The Irish Times - Sports Weekend
Kicking and power game needed and Keenan should make the cut
Identifying a style of rugby to beat South Africa is the first i tem on the agenda and i nforms the choice of players to complete the task. A conservative approach won’t suffice as the Lions will not outmuscle the Springboks but will still require a power game, in terms of breakdown, set piece and in defence.
There are other fundamentals required for Warren Gatland’s tourists to be successful, to be secure aerially and to bring athleticism and subtlety in attack, bolstered by an intelligent kicking game. Having established some parameters, i t’s time to first l ook at the squad before trying to nail a potential Test team.
From an Irish perspective Garry Ringrose and James Ryan need to rediscover their best form over the coming weeks, Johnny Sexton currently has a concussion issue, while Jacob Stockdale is also on the fringes.
George North’s dreadfully unfortunate injury means that Jonathan Davies ( Wales), Cameron Redpath ( Scotland), Chris Harries ( Scotland) and Manu Tuilagi ( England), who will be back from injury prior to the tour, will now be part of the discussion about centres.
Versatility is a cherished attribute and in that respect Ireland’s in- form fullback/ wing Hugo Keenan gets the nod over England’s Jonny May; Gatland may prefer Welsh wing Josh Adams or Scotland’s Sean Maitland.
Owen Farrell travels primarily as a centre but could easily play outhalf. Gatland belatedly realised in 2013 ( Australia) and 2017 ( New Zealand) that Sexton is a better outhalf in terms of getting a backline moving – it’s why England look more fluent in attack when George Ford is at 10 – while Dan Biggar has been excellent for Wales and the Northampton Saints.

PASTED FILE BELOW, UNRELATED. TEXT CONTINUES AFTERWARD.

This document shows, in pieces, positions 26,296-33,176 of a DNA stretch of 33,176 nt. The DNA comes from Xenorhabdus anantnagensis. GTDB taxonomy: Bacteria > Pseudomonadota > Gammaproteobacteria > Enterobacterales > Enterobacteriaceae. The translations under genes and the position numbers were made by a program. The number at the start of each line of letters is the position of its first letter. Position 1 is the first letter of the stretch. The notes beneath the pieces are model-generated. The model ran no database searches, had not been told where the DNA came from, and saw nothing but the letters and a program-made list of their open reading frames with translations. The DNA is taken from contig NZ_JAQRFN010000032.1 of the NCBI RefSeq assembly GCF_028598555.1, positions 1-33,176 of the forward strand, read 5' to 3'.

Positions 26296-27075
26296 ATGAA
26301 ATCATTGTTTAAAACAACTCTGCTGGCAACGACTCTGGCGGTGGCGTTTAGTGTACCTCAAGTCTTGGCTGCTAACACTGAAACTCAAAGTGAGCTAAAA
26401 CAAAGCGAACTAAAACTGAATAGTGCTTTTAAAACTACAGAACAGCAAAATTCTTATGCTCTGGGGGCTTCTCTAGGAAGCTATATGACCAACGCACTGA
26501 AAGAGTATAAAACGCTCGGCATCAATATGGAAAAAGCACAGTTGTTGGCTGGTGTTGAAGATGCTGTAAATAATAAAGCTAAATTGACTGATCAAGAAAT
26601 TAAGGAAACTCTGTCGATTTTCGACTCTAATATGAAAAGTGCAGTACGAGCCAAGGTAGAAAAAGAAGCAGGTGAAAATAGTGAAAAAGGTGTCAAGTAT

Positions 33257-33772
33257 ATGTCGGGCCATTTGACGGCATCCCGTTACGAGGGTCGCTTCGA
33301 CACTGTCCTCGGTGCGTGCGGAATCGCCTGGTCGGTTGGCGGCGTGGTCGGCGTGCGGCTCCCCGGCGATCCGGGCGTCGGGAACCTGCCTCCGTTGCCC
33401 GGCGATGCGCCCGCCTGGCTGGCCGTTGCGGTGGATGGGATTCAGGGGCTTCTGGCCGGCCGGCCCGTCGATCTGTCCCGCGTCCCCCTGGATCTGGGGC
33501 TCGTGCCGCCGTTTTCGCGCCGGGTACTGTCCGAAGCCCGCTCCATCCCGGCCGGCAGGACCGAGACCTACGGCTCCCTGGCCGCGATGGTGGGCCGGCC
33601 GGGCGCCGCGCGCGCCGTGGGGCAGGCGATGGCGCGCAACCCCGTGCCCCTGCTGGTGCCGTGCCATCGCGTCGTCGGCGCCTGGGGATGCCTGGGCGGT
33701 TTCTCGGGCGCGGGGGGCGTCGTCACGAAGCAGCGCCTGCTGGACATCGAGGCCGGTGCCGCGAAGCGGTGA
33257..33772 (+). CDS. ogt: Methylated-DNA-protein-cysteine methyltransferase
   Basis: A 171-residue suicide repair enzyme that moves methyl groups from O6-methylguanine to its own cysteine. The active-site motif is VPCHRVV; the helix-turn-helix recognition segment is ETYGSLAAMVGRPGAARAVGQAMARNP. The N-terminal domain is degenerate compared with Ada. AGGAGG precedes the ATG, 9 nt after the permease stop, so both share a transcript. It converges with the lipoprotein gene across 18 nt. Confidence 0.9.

Outhalf, scrumhalf and hooker are positions that are wide open when it comes to the both the travelling party and the Test starter. Ronan Kelleher is a dynamic physical presence that would offer a perfect foil off the bench to either of the other two hugely experienced hookers. Andrew Porter’s ability to play both sides of the frontrow earns him a plane ticket.
Alun Wyn Jones breaks up the English and Irish monopoly of secondrows and could captain the squad but might not make the Test team where he’d hand over that responsibility to Maro Itoje. That versatility is very evident in the back five in the pack, Iain Henderson and Itoje can play blindside flanker while Tadhg Beirne is at home in the secondrow.
If Caelan Doris had played in the Six Nations he’d have been a shoo- in. Sam Underhill ( England), Sam Simmonds ( England), Josh van der Flier ( Ireland), Jack Conan ( Ireland), Josh Navidi ( Wales), Aaron Wainri g ht ( Wales), Matt Fagerson ( Scotland) and James Ritchie ( Scotland) can all make solid cases. Hami s h Wat s o n s ( right) makes the cut.
The Springboks will play three secondrows in the back five in the pack so this may offer the visitors a chance at the breakdown. The fact that there are so many 50/ 50 calls i n terms of the Test team may be both a blessing and a curse; Gatland will hope that the picture is crys- tal clear come t h e t h r e e match series against the Springboks.